Aug. 29 (Bloomberg) -- AMR Corp. and US Airways Group Inc. said that waiting until March to start an antitrust trial as proposed by the Justice Department would cause “significant harm” and put their proposed merger at risk.
The government’s proposed trial schedule places the merger of bankrupt AMR’s American Airlines with Tempe, Arizona-based US Airways in jeopardy “because two independent companies can be asked to stay in limbo for only so long before they need to make independent plans,” lawyers for the airlines wrote in a filing yesterday in federal court in Washington.
The carriers and the government are at an “impasse” over a trial date, with the companies seeking a November trial. Judge Colleen Kollar-Kotelly is scheduled to hear arguments from both sides in court Aug. 30.
There ought to be a “realistic possibility” of a settlement in the case, the airlines said in another filing made jointly with the U.S. yesterday. They said they tried to settle the dispute before the lawsuit was filed and indicated their willingness to consider settlement options to antitrust officials.
The Justice Department said it hasn’t received a proposed settlement that addresses its antitrust concerns about the merger of Fort Worth, Texas-based American with US Airways, which would create the world’s largest carrier.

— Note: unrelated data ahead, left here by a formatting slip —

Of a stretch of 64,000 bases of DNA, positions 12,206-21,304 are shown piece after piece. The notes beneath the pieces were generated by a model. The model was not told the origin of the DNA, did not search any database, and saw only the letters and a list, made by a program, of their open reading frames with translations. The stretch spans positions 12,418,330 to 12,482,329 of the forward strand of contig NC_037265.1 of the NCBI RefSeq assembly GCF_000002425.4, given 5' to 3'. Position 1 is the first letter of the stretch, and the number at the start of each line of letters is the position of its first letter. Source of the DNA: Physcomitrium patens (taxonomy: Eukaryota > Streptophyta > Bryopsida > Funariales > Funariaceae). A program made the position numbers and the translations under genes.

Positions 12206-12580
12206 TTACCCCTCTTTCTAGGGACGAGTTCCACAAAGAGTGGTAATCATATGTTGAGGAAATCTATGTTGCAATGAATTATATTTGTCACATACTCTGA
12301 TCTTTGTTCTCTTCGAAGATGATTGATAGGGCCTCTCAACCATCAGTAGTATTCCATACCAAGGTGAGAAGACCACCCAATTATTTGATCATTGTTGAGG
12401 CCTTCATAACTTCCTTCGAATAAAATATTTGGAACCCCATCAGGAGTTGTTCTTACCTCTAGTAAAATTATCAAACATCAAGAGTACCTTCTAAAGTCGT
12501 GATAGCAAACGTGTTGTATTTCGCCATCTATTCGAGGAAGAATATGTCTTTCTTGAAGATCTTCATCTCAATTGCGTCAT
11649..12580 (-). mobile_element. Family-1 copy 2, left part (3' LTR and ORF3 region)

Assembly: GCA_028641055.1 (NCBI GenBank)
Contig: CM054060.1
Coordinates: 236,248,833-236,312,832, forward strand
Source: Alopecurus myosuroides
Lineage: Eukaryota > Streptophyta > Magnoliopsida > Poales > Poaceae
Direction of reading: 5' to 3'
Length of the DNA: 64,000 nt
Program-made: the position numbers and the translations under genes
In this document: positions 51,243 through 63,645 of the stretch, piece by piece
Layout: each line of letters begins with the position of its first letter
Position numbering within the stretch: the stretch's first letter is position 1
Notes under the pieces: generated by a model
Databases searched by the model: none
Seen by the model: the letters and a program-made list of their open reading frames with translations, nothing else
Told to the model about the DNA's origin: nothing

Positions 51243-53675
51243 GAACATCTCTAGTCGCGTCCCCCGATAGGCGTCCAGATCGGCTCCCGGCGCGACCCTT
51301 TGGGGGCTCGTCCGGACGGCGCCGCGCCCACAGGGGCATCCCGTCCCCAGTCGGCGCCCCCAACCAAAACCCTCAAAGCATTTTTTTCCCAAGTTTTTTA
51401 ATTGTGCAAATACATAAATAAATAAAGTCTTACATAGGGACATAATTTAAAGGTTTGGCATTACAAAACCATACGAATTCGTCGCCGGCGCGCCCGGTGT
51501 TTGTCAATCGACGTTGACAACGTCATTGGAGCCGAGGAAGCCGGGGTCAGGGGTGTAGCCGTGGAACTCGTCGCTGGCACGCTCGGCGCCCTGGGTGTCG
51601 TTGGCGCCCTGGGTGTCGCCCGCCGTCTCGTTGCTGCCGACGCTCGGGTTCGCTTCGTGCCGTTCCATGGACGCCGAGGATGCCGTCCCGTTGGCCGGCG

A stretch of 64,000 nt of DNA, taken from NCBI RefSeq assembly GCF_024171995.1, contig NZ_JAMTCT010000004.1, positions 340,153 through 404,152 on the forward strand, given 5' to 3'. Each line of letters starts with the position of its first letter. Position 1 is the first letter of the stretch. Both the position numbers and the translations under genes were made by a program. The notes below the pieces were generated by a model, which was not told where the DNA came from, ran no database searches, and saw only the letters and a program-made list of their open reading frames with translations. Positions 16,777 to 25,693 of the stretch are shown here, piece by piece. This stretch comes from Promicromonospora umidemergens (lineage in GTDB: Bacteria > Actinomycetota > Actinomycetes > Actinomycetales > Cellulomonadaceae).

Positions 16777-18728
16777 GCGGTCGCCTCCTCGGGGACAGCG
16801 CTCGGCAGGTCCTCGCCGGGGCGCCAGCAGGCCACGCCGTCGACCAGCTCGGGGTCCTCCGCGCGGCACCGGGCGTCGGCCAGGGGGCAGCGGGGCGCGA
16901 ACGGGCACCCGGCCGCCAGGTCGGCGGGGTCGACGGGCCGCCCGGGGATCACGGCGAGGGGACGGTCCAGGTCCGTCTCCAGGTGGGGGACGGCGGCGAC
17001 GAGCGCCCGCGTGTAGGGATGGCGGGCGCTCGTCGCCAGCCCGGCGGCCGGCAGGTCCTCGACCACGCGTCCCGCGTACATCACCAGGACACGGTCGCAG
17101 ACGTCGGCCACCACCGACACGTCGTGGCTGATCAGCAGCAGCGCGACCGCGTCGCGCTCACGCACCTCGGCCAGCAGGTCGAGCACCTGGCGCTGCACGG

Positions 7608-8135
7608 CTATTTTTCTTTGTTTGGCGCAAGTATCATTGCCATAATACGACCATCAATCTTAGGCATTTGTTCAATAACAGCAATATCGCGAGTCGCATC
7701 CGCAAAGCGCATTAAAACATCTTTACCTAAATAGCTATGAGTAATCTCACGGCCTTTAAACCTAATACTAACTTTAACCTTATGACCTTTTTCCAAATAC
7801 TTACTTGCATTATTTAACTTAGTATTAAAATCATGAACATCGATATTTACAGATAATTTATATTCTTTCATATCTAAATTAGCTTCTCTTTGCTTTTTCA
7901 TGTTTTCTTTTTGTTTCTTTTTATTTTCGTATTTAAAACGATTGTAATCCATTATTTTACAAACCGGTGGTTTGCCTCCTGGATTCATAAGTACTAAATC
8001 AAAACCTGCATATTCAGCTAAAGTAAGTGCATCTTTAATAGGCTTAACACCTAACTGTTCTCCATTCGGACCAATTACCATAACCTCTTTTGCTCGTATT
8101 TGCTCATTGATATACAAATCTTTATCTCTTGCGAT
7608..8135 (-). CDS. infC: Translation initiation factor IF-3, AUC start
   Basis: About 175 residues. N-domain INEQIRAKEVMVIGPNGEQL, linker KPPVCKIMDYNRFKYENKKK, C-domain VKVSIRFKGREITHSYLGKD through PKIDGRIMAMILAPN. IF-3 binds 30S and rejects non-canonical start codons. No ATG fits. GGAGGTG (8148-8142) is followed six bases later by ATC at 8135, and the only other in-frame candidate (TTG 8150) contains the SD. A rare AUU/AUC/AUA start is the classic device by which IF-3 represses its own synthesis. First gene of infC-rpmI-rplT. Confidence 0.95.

Rushing to try the antitrust lawsuit isn’t a good idea given the case’s complexity and the potential for the merger to hurt competition and consumers, the Justice Department said in papers filed Aug. 27.
The government said the additional time is necessary given the volume of trial materials to be exchanged, including interviews, expert testimony and data. The government is proposing that each side be allowed as many as 50 depositions, according to the joint report filed yesterday.
Airline lawyers argued that AMR’s recent healthy earnings - - described in a company press release as the best second-quarter result in the carrier’s history -- mask ongoing industry vulnerability.
“The reality is that the health of airlines is inherently fragile” because it’s subject to external shocks such as oil price spikes, airline lawyers wrote.
The airlines have been making decisions about schedules, aircraft financing, plane configuration, facility leases and relocation “in expectation that the merger would close within the next few weeks,” according to the filing. “Many of those plans are now on hold as a result of the uncertainty engendered by this lawsuit.”
Government lawyers “discount the seriousness of bankruptcy, grossly underestimate the difficulty of putting together a successful reorganization plan, and summarily dismiss the loss to others, including employees and customers, while exaggerating their difficulties,” according to the airlines’ filing.
The antitrust case is U.S. v. US Airways Group Inc., 13-cv-01236, U.S. District Court, District of Columbia (Washington). The bankruptcy case is In re AMR Corp., 11-bk-15463, U.S. Bankruptcy Court, Southern District of New York (Manhattan).
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